The European banking sector under pressure?

The European Central Bank is set to test the resilience of the continent’s banking sector by requiring lenders to repay around 500 billion euros of cheap post-pandemic loans in one go.

Indeed, the approximately 4 trillion euros of excess liquidity circulating in the financial system should limit the overall impact of the giant repayment.

However, some medium-sized institutions would be under pressure. Small Italian lenders are the primary concern, with Greek banks not far away.

Italy’s outstanding borrowings under the ECB’s TLTRO program exceed the liquidity surplus that its lenders have deposited with the ECB, meaning that some of its banks will need to raise funds elsewhere to repay the loans. The excess reserves of Greek lenders are more or less equal to what they owe to the ECB. However, specific institutions in Germany, France, or other eurozone countries could also need help with repayment.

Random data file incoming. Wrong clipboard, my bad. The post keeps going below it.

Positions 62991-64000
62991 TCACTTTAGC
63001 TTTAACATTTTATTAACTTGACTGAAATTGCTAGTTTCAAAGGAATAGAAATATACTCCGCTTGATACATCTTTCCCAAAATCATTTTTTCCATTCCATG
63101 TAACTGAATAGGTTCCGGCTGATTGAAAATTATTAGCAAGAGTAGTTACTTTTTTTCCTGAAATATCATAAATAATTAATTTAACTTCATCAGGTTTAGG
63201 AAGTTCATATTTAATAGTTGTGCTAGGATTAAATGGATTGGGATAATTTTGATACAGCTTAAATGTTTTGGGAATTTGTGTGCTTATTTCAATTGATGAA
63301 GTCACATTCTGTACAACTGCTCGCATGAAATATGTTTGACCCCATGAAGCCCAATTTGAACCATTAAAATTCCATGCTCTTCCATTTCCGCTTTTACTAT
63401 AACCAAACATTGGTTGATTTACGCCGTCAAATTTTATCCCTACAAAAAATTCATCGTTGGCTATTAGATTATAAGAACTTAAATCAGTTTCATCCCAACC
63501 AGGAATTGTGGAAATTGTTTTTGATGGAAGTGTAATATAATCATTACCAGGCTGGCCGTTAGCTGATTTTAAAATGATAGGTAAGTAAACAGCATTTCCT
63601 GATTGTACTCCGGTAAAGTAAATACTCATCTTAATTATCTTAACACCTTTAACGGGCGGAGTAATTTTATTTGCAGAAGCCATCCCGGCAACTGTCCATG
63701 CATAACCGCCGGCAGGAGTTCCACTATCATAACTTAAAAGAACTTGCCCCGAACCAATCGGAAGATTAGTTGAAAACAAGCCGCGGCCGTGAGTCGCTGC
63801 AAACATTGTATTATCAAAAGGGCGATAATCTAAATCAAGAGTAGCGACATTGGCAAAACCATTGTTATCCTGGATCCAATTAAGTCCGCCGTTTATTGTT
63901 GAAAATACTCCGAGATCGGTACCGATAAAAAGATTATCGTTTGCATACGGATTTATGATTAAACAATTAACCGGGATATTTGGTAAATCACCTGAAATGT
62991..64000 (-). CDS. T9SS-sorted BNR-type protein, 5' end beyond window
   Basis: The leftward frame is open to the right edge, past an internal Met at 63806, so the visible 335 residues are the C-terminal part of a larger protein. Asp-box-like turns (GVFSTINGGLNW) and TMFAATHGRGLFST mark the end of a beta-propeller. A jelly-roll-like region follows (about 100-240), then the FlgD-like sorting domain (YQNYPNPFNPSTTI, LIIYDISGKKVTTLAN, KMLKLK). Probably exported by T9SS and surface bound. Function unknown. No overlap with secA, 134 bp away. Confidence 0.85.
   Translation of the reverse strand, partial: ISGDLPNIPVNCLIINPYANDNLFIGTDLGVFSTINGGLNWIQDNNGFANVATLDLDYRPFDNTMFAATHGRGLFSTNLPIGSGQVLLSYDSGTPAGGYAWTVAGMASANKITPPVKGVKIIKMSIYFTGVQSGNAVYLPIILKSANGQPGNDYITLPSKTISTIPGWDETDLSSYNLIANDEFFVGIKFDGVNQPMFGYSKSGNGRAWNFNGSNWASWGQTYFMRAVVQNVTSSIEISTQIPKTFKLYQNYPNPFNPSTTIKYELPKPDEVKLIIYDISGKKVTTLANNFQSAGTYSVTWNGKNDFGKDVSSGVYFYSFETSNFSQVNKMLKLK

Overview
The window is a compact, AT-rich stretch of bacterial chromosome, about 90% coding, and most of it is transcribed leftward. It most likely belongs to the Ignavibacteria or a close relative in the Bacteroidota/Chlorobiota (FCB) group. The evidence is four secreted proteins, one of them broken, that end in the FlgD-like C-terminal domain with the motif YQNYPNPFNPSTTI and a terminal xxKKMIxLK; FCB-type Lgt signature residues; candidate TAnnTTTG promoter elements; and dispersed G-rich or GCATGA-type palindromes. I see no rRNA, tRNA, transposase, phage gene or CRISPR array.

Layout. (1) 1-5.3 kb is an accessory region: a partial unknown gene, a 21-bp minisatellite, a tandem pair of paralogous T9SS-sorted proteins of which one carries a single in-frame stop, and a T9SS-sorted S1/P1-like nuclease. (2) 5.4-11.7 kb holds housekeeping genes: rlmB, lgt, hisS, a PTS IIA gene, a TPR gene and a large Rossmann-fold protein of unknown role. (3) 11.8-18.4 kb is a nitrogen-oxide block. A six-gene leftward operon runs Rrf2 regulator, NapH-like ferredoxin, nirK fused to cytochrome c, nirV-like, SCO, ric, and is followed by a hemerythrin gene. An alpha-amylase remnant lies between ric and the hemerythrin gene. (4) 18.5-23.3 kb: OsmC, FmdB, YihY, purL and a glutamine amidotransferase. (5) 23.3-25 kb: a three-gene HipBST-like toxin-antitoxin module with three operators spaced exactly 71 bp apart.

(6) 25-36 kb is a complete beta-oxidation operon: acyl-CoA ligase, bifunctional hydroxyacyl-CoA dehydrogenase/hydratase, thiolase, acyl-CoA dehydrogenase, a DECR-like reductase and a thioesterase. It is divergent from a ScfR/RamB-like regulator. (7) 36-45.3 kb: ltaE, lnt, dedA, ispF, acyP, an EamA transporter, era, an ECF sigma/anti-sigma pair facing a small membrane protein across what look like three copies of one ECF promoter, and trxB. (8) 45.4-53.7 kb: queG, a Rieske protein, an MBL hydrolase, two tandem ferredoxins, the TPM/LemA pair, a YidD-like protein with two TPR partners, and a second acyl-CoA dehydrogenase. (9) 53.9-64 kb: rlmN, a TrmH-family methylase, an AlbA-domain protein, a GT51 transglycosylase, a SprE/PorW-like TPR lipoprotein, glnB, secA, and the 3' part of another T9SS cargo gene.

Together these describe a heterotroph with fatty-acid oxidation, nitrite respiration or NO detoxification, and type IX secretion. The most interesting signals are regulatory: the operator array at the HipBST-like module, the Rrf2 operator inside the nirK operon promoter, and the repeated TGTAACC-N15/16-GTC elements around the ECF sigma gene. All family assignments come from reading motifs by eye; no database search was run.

The central bank is allowing TLTRO loans to expire to reduce its balance sheet. But ECB officials are concerned about the repercussions of rising borrowing costs on lenders with the most limited access to money markets.

Italian banks may need to raise around 35 billion euros in 2023 and another 75 billion euros to prepare for further TLTRO loan repayments next year. Some institutions, most likely smaller banks, will face liquidity shortages even in the short term.

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